PATIENTS AND METHODS
FBPA was originally synthesized in our laboratory, as described previously (14 , 15) . Briefly, 18F2 gas generated using a cyclotron was used to synthesize FBPA by using acetylhypofluorite. dl-3-(p-boronophenyl)alanine (95% 10B) and l-3-(p-boronophenyl)alanine (95% 10B) were purchased from Boron Biologicals, Inc. (Raleigh, NC). dl-3-(p-boronophenyl)alanine or l-3-(p-boronophenyl)alanine was dissolved in trifluoroacetic acid and acetylhypofluorite, and bubbled into a trifluoroacetic acid solution. FBPA was extracted using radio high-performance liquid chromatography with a Delta Pak, ø25 mm × 100 mm, Waters, Inc. (Milford, MA) at room temperature. FBPA solution was then filtered through a Millipore filter, MILLEX-GS 0.22 μm (Waters, Inc.) and was tested for pH, sterility, and pyrogenic properties. The final product after quality control had a specific activity of 133 GBq/mol and a radiochemical purity of >98%. Quality control of the products and the FBPA-PET study were subject to the guidelines of the PET Committee in Nishijin Hospital, Kyoto, Japan, since 1991.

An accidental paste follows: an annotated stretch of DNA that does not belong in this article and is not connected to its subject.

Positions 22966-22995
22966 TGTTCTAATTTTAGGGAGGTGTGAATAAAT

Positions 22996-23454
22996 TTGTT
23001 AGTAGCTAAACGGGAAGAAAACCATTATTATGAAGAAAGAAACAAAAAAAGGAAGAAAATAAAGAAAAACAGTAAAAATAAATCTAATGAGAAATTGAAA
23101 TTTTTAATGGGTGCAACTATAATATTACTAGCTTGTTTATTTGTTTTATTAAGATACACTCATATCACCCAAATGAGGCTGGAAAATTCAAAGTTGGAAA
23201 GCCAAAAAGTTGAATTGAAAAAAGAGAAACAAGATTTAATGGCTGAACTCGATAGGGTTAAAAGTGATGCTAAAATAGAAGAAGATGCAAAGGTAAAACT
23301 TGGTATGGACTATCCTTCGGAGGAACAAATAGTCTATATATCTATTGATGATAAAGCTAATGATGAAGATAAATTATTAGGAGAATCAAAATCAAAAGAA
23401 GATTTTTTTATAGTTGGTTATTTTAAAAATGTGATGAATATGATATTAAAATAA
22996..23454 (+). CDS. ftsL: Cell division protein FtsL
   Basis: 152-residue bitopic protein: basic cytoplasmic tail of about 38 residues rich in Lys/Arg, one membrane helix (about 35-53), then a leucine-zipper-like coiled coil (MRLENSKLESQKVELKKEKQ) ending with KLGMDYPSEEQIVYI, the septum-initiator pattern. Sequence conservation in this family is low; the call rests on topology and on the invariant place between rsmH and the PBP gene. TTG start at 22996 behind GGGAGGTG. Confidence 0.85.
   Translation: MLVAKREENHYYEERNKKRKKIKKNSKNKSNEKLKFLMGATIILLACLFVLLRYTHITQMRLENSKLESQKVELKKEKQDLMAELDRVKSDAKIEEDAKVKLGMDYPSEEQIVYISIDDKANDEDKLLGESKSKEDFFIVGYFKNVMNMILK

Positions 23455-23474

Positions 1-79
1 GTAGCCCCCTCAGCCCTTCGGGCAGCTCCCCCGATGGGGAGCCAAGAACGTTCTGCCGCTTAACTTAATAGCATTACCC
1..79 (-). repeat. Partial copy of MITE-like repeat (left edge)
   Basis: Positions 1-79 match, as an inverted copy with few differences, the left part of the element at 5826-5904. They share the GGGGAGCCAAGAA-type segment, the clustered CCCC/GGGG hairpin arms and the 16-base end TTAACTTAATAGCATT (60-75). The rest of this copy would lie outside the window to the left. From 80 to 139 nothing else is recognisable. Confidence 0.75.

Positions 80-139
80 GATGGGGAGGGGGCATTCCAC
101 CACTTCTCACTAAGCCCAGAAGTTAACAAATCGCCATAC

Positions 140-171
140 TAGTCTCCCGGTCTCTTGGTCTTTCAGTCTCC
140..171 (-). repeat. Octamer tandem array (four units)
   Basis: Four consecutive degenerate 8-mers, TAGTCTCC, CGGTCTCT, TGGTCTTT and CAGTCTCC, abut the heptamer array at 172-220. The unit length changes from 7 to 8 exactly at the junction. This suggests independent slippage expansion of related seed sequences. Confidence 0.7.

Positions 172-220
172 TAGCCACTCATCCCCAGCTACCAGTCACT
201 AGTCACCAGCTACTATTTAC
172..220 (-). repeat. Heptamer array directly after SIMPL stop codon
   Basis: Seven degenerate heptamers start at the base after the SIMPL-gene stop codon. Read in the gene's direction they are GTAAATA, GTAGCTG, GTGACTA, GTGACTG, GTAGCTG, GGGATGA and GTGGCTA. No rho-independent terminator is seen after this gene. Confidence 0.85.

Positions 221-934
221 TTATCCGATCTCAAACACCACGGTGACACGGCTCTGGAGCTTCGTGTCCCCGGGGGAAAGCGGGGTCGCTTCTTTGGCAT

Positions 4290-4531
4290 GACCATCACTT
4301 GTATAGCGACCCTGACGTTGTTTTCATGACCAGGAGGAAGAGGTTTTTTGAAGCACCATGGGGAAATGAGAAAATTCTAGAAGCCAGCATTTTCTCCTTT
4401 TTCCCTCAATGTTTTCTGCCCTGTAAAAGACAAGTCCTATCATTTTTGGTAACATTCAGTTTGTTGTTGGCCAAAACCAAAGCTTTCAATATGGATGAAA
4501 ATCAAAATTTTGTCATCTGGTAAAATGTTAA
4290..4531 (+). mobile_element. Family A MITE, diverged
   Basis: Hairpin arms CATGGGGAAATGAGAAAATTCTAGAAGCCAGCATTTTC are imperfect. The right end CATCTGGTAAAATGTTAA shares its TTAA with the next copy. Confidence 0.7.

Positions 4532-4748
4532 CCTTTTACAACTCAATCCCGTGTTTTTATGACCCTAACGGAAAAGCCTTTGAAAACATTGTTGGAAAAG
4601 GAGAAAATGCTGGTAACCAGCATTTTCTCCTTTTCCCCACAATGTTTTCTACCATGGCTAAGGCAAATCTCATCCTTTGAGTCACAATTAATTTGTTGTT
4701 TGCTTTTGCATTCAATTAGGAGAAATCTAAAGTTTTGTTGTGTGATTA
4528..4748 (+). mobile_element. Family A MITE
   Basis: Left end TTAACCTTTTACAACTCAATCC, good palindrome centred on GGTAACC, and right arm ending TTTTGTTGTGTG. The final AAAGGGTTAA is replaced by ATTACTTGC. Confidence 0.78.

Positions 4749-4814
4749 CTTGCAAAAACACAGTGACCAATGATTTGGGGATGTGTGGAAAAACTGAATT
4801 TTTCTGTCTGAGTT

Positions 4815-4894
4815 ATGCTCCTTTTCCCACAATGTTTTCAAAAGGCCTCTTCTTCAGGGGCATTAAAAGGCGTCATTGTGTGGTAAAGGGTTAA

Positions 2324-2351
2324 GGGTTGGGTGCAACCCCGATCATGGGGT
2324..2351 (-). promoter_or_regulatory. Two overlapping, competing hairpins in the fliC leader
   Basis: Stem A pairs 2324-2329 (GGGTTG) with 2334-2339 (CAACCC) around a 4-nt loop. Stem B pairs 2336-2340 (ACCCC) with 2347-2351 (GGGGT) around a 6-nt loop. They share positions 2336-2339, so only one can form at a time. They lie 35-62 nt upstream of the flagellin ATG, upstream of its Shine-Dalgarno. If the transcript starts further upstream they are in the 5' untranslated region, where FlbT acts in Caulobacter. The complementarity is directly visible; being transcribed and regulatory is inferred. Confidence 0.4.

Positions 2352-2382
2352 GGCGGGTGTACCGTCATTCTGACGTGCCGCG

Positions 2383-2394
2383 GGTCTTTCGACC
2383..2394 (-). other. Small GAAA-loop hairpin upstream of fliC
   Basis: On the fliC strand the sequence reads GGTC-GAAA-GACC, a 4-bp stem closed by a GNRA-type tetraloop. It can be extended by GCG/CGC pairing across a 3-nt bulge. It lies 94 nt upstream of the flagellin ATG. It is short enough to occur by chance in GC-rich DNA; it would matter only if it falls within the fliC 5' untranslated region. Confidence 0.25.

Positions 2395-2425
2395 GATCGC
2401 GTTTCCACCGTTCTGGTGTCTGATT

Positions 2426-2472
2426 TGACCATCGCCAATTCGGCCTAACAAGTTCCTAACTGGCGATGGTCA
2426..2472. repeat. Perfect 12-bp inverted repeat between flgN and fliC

The subjects were 22 patients with gliomas who underwent the FBPA-PET study. All of the patients were informed of the investigational nature of the study according to the institutional policy, and informed consent was obtained from each patient. All of the patients were treated at the Department of Neurosurgery, Kyoto Prefectural University of Medicine, Kyoto, Japan, and affiliated hospitals between July 1991 and March 2002, and they were followed-up until March 31, 2002. Representative FBPA-PET images are shown in Fig. 1⇓ . Table 1⇓ summarizes the patient characteristics, treatment mode, and outcomes. The average age of the patients was 34 years (range, 21–78 years). All of the patients except 1 underwent tumor resection as extensively as possible before adjuvant therapy. One patient (case 19) received delayed surgery after radiotherapy. A neuropathologic review was performed on archival tissue in all of the cases. The histological diagnoses based on the new WHO classification were 9 GBs, 7 AAs, and 6 ASTs. One GB (case 4) and 4 AAs (cases 10–12 and 14) were studied at the time of recurrence.